The Impact of Rwandan Women Leaders’ Contribution to Peace in Rwanda.
Our Associate, Professor Shirley Randell AO from Australia was in the UK in July to give the graduation speech at the De Montfort University and speak at the Women Leaders in Education Across Continents Biennial Conference on ‘Ways of Seeing Women’s Leadership in Education’ at the University of Nottingham. Here, she reflects on the impressive progress towards women empowerment in Rwanda, borne out of the horrific ’94 genocide.
I lived in Rwanda from 2006 to 2015 and had the opportunity to work with many of the senior women in politics, the public service, private and non-government associations over that period. I wrote the 2007 Rwandan contribution on Gender, Nation Building and the Role of Parliaments . A further opportunity was to write about Rwandan women’s contribution to peace and reconstruction for The Commonwealth .
Women’s increased participation in high-level decision-making has played a major role in political stability, economic growth and development for Rwanda since the shocking 1994 genocide. This tragedy disrupted the social order and began the gender revolution in Rwanda. With their husbands and fathers either dead, fled or in prison, women had to assume the role of the head of their families and responsibility for governance, economic work and development as well. Women from both the surviving families and the perpetrators sat down together to find a different way of dealing with conflict.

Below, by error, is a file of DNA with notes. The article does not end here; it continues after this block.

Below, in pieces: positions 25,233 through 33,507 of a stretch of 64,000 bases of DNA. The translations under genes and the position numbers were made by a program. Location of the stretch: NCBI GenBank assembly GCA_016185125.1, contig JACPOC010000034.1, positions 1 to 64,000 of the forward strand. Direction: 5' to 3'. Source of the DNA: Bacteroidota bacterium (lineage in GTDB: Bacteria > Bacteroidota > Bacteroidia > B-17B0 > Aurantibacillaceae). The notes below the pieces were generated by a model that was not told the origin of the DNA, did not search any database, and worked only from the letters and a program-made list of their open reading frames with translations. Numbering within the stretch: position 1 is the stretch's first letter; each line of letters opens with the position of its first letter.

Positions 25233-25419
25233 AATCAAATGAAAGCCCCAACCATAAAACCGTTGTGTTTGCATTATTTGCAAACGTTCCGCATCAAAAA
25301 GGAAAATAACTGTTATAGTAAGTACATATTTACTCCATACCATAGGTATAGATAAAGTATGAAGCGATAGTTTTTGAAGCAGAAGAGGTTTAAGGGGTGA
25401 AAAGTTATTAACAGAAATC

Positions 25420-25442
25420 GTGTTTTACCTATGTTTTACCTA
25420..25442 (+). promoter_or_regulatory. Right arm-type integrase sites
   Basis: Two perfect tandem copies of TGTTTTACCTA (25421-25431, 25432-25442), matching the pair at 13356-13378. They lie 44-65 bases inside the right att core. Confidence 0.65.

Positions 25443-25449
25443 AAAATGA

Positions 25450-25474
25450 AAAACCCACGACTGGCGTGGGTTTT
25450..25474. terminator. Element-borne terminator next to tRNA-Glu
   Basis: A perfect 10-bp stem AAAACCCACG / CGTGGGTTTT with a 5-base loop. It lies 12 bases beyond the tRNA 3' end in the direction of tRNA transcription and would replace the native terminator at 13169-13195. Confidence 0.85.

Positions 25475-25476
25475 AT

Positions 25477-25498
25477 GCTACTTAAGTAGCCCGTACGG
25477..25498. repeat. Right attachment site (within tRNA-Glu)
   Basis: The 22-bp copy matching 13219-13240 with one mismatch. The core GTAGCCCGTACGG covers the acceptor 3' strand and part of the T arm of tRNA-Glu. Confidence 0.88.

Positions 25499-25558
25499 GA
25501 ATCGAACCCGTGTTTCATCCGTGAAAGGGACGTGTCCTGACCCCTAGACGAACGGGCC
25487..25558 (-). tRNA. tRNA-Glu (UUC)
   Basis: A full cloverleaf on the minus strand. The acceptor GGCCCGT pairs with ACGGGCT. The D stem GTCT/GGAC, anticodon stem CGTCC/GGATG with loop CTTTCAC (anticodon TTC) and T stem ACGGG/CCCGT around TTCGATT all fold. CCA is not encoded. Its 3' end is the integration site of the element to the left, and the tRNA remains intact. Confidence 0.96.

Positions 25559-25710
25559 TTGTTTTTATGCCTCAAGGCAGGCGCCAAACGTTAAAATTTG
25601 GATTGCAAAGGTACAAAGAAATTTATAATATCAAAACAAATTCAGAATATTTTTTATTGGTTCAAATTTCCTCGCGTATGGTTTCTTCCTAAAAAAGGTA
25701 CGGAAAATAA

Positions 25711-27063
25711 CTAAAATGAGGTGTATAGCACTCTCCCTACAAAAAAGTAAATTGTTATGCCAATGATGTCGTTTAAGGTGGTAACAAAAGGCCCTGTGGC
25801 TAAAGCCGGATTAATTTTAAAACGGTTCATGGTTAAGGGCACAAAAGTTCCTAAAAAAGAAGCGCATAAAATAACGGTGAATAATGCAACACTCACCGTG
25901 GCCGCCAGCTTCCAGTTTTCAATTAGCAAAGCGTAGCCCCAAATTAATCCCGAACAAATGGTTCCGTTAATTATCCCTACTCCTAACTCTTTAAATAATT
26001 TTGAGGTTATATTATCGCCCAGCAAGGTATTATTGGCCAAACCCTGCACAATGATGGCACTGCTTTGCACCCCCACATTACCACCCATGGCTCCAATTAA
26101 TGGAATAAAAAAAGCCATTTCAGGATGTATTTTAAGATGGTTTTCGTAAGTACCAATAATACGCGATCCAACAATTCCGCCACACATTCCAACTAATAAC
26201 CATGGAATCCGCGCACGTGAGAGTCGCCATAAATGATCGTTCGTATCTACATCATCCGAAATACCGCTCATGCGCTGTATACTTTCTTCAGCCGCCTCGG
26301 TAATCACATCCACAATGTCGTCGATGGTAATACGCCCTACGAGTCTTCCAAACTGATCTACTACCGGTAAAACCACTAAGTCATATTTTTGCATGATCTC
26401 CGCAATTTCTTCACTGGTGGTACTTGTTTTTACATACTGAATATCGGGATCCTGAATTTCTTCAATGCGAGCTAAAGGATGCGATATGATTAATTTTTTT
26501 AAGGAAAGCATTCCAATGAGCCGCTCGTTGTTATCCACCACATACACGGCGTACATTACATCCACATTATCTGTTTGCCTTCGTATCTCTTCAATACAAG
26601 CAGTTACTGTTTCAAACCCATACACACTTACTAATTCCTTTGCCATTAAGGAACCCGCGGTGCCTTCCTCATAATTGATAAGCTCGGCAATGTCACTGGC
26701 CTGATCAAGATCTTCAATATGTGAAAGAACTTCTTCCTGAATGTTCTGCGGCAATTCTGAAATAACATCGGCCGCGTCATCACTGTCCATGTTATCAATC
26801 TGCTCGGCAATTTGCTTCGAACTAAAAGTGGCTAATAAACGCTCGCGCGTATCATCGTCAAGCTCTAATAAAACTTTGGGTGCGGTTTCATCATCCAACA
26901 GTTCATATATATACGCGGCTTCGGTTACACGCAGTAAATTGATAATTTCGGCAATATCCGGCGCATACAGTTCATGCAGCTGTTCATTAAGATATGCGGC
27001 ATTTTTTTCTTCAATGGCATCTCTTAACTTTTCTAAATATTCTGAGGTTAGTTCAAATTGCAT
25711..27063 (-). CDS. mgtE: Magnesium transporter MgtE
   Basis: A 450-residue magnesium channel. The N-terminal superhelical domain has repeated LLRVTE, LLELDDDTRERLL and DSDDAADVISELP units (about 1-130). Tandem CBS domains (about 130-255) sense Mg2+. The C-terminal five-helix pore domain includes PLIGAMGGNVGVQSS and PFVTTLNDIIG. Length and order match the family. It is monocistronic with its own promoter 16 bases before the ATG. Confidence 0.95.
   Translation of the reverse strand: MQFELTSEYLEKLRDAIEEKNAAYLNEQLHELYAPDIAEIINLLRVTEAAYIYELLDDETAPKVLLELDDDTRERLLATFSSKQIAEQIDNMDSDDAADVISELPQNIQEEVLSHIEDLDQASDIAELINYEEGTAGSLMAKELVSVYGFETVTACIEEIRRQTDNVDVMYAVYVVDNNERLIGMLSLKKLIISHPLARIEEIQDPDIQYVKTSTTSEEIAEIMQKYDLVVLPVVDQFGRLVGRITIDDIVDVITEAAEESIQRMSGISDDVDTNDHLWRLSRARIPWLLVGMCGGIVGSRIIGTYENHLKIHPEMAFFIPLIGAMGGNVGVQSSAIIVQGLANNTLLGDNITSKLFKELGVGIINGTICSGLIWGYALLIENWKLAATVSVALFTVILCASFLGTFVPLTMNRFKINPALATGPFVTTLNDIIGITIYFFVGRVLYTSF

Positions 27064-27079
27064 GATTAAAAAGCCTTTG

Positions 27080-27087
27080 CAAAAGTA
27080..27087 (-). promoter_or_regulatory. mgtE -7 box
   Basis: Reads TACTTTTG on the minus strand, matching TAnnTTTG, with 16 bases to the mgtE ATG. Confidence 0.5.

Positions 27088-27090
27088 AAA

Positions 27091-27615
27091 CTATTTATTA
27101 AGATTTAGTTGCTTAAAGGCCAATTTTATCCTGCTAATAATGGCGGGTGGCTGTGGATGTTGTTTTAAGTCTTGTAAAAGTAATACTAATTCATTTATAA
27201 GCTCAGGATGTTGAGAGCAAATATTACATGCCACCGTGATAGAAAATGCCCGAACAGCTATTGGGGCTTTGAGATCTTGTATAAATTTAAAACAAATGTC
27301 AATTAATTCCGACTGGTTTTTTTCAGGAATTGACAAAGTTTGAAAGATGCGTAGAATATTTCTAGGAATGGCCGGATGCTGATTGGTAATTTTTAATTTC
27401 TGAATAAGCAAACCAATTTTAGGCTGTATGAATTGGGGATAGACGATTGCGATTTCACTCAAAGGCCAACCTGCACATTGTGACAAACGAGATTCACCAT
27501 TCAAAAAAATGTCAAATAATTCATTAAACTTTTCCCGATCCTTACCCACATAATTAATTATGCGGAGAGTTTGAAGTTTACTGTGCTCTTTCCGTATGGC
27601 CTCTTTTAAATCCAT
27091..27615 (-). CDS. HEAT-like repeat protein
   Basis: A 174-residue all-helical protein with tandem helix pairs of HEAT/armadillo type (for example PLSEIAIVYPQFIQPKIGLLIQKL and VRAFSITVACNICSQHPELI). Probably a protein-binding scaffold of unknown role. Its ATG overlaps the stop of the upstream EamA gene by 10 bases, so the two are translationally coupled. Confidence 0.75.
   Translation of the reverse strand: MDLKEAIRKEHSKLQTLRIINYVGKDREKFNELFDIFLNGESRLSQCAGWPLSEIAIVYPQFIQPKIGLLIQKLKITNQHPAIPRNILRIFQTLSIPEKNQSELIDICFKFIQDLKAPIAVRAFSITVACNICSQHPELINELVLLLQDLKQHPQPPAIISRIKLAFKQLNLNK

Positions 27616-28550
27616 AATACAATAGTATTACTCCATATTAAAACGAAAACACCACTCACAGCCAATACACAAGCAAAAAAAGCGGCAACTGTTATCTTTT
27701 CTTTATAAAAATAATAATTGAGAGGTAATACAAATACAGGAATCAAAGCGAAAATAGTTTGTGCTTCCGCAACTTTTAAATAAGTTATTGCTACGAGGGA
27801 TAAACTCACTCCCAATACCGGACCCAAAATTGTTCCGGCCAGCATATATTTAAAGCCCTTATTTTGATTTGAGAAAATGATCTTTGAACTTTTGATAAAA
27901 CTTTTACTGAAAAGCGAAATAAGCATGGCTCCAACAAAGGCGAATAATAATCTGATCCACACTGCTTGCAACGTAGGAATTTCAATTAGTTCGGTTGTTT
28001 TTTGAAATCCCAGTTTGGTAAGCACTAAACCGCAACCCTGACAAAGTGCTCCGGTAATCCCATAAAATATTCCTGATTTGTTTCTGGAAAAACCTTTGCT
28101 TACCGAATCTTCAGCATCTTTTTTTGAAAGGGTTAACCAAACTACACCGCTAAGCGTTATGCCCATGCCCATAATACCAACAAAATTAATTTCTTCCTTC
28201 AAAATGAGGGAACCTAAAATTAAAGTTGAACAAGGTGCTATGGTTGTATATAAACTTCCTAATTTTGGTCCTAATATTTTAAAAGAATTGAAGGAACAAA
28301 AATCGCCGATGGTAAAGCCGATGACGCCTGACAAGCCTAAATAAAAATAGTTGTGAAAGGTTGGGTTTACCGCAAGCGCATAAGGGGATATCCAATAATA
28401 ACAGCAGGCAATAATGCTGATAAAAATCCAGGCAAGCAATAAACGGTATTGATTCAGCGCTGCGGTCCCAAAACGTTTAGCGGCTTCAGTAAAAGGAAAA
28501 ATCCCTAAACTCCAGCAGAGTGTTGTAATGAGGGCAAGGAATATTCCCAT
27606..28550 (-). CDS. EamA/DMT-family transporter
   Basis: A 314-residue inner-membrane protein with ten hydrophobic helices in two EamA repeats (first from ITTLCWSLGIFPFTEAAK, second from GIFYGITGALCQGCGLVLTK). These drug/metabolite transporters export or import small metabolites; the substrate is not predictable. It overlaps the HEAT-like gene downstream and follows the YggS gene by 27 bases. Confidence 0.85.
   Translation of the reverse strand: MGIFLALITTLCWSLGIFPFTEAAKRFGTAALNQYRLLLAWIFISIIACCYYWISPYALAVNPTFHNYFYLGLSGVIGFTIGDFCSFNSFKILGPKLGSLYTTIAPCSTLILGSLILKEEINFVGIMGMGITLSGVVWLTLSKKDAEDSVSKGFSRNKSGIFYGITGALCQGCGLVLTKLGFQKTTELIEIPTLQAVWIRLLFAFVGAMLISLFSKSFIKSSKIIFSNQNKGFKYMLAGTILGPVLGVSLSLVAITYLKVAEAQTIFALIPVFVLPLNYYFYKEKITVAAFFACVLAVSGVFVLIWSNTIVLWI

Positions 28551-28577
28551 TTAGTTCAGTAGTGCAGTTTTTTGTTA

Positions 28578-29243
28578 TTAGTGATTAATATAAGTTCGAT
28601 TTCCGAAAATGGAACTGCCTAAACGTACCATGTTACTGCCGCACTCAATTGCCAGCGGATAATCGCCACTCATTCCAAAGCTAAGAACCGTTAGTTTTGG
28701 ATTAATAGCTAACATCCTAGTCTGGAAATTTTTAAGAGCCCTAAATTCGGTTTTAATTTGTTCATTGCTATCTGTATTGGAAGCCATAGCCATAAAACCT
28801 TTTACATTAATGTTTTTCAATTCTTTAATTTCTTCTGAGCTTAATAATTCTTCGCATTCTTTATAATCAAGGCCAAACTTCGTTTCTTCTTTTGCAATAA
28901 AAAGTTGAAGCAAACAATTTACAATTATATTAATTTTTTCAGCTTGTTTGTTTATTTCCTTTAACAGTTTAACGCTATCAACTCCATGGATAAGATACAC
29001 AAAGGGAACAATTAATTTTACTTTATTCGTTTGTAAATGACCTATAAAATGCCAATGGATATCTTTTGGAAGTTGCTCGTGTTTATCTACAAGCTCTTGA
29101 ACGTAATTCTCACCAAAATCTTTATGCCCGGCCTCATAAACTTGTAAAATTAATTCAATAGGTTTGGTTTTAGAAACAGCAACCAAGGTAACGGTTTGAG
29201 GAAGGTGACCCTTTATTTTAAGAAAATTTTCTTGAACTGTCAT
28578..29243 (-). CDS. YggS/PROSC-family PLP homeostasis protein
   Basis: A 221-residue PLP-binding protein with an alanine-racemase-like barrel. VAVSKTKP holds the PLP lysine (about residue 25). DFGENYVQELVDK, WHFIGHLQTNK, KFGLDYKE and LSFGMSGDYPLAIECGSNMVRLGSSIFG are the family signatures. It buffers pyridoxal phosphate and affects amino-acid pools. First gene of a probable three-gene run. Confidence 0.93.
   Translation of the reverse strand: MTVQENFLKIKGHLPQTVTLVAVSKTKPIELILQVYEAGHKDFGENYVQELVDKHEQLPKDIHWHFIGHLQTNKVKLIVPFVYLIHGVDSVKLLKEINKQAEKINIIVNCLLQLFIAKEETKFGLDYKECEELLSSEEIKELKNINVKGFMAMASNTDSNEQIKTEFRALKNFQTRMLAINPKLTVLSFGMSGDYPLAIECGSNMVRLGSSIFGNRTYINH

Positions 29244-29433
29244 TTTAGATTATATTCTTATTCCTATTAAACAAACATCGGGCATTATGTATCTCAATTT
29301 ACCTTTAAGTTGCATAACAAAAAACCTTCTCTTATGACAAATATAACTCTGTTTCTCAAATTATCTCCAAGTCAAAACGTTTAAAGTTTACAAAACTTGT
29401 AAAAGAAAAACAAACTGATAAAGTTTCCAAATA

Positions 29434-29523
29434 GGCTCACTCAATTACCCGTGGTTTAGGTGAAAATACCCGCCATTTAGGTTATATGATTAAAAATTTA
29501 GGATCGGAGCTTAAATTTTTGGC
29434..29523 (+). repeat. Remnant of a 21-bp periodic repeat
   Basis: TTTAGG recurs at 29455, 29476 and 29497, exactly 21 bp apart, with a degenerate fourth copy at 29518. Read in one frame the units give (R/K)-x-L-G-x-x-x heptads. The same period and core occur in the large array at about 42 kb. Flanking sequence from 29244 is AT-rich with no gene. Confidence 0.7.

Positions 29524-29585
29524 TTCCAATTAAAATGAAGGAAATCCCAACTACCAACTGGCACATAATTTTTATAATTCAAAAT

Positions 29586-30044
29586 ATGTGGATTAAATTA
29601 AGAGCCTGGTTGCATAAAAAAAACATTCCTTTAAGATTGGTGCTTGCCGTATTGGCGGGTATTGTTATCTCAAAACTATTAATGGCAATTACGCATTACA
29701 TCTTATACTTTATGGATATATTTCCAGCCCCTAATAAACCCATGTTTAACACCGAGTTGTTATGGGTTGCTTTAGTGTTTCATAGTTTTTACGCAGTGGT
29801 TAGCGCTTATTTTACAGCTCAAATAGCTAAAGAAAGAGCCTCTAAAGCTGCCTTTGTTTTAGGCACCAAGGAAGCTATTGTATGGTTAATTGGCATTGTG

Women proved not only as able as men, but more so. Women’s strategic and transformative leadership roles in reconciling divergent groups have changed the political culture and contributed to political and democratic development, economic growth and business expansion. In developing the knowledge, competencies and skills needed to attain leadership positions, women now make up over 60 percent of Parliament. Their involvement in fighting corruption, family violence, and dispensing justice has resulted in sustainable reforms. The impact of women’s leadership in sector development includes improved public service delivery, increased accountability and better professional standards throughout society.
Rwanda has been the only country in Africa to achieve all the Millennium Development Goals, save eliminating absolute poverty, and has set its sights on attaining the 17 Sustainable Development Goals by 2030.
You can find out more about Shirley’s work on her webpage www.shirleyrandell.com.au